Three Wishes When You Are Stuck In The Middle.

Via Seth Godin.

We all get stuck.

And it’s not always in mud with some friends to get us out, as in the playground game.

Normally, when we are in a creative ‘stuck’ there aren’t other people to ‘free’ us.

If you have a group of other creatives around you who can do this, then never let them get away from you – if they move city, so do you!

Seth Godin has the antidote to ‘stuck’ thankfully.

It is simple and priceless.

Read it in his own words.

I think you will agree – enough said . . .

. . . Now I’m off to do it!

Day 416 – Blank.

A blank page isn’t good. Writer’s Block. A failure in creativity.

A blank canvas is good. Prepped for those first sketch lines, that first application of paint. Then you layer until the image takes on form and is revealed.

Writing works in a similar way.

The blank page is waiting for those first words. That first layer onto which you will add or take away to reveal the completed image.

How much you add or take away is probably dependent upon your style.

The first rule of being creative is that you create – you have a blank then you add something to it.

So take that blank page, or screen, and throw some words at it.

Day 410 – Schedule.

There is a difference between an amateur and a professional in any endeavour.

Money isn’t the differentiating factor anymore. Both get paid; although you would expect the latter to receive more.

The professional is clear in what their job is. They have to meet specific expectations and everything else in their life works around those expectations and commitments.

The amateur has to fit those expectations and commitments around their actual day job. These are their add-ons.

With creatives, those add-ons can end up sacrificed to the circumstances of life and work.

So how do you solve this tension between probably being an amateur but wishing you were a professional.

The secret sauce is scheduling.

Any successful leader or entrepreneur will tell you that they live by what’s on their calendar. If it isn’t on the calendar then it doesn’t exist. Meetings, golf, family time, it is all in the diary.

If you are serious about your art and you want to make it into the professional leagues, then act like a professional.

You might only be brave enough to write up on the family planner for a twenty minute slot – but that’s fine.

7pm-7:20pm – In the Writing Cave – I can write with this pencil or use it as a prod/Painter armed and ready to paint the canvas or you!/Musician with Noise Cancelling Headphones – I can’t hear you even if you scream.

Scheduling also tells everyone else you are being serious about your art.

It also holds you accountable.

You’ve got twenty minutes – GO! – you don’t have time to waste.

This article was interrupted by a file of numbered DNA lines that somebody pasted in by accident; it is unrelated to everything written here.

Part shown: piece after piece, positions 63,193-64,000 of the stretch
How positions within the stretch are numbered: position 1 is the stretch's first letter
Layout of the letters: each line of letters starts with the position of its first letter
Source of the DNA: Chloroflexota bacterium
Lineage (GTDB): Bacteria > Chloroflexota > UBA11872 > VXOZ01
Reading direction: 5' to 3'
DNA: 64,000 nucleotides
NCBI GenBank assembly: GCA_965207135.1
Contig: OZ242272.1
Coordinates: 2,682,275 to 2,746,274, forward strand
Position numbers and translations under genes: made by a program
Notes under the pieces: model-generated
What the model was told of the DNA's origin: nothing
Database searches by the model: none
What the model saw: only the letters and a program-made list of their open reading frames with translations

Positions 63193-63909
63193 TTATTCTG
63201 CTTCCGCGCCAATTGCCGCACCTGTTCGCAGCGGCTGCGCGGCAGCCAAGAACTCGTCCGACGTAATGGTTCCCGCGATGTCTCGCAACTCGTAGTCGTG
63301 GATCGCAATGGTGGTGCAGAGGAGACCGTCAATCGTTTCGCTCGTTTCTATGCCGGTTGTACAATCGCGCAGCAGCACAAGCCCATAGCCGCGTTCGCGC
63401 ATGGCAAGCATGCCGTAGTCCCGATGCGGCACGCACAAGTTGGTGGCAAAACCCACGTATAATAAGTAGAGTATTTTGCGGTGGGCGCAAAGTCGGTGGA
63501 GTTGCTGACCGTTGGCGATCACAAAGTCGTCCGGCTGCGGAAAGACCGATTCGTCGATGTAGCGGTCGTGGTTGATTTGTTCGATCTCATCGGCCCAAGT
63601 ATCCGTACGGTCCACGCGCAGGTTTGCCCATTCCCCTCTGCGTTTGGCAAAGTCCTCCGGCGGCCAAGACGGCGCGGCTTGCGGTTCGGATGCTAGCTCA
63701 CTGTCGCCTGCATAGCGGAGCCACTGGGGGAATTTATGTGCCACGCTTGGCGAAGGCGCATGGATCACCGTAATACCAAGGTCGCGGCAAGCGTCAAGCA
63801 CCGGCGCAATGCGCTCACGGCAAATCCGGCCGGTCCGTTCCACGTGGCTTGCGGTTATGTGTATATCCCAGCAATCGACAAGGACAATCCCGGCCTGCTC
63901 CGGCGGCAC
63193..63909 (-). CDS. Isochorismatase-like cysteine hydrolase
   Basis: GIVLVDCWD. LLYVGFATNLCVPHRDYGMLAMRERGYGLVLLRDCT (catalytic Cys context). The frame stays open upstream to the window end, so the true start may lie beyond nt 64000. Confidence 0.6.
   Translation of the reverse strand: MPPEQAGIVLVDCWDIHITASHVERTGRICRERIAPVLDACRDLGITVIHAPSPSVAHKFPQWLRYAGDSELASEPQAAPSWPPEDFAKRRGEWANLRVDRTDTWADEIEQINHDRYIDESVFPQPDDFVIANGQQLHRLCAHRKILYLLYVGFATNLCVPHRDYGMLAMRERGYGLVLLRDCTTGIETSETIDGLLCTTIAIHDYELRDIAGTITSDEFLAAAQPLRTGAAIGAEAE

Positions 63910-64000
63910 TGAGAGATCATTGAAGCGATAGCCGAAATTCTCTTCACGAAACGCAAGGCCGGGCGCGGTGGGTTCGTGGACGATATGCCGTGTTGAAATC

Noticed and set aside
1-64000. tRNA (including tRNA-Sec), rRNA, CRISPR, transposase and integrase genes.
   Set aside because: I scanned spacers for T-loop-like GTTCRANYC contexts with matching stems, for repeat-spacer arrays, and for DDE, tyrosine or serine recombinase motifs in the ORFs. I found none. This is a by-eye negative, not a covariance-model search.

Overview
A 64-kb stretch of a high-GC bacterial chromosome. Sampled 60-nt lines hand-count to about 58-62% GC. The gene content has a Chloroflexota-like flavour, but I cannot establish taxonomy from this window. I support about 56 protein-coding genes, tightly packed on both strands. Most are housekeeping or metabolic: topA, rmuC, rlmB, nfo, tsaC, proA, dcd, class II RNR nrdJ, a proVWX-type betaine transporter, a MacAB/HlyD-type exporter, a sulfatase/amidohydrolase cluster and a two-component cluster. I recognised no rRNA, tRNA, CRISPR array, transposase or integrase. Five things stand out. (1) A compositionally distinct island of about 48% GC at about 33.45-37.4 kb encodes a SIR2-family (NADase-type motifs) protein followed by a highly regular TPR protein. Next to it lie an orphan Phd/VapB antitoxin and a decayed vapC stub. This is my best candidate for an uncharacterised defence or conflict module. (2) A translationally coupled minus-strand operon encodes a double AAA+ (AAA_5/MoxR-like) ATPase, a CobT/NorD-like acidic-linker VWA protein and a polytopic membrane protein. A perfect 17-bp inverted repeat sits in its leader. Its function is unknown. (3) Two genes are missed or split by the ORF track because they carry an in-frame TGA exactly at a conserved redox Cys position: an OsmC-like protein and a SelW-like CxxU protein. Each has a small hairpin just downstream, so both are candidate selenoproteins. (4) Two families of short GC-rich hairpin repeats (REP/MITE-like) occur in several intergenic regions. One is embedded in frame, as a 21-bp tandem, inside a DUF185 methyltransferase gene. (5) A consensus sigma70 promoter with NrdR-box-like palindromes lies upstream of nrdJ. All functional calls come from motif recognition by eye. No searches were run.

You are a professional now, so act like it.

Make the Simple Awesomely Simple.

I came across this quote by the great Jazz musician Charlie Mingus today,

“Creativity is more than just being different. Anybody can plan weird; that’s easy. What’s hard is to be as simple as Bach. Making the simple, awesomely simple, that’s creativity.” 

I’m not sure I’ve ever thought Bach was simple, however. He certainly made the complex seem effortless, but I’m not sure that is the same thing.

‘Making the simple, awesomely simple’, is the part which really caught my eye.

Take description.

Some writers tell you the hero walked down the street, others tell when the street first became a street and the whole biography of the person it was named after. I confess I veer towards the former rather than the later.

The truth is, anything you mention should move the story forward. If the name of the street is insignificant then why have it? Make it significant. Give it a name which is a clue to something in your story. If it is a real place then its significance is as a direction and you don’t need to elaborate.

I used to know a person called Louis. Guess which clothes designer he favoured? You got it, he had everything Louis Vuitton. I don’t need to describe any of the clothes now do I? You will have a clear picture of how Louis dressed. That’s awesomely simple.

Introducing me to your female violinist character might require some physical description but you don’t need to tell me how good they are at their job. All you need to tell me is that she plays a violin made by Gariel Stradivarius in 1717. Awesomely simple.

What about your plot? Keep it simple. Then use smoke and mirrors to hide that simplicity. Star Wars is a very simple story. Young man becomes part of a fight between good and evil, seems simple enough doesn’t it?

How about this version – young bloke falls in love with a woman he has never met and finds she is being held prisoner by his dad. Or this version – young man gains a mentor who encourages him to fight a foe which he knows to be his father.

Awesomely simple – good guy battles bad guy – the rest is the smoke and mirrors.

So keep everything you write simple – awesomely simple.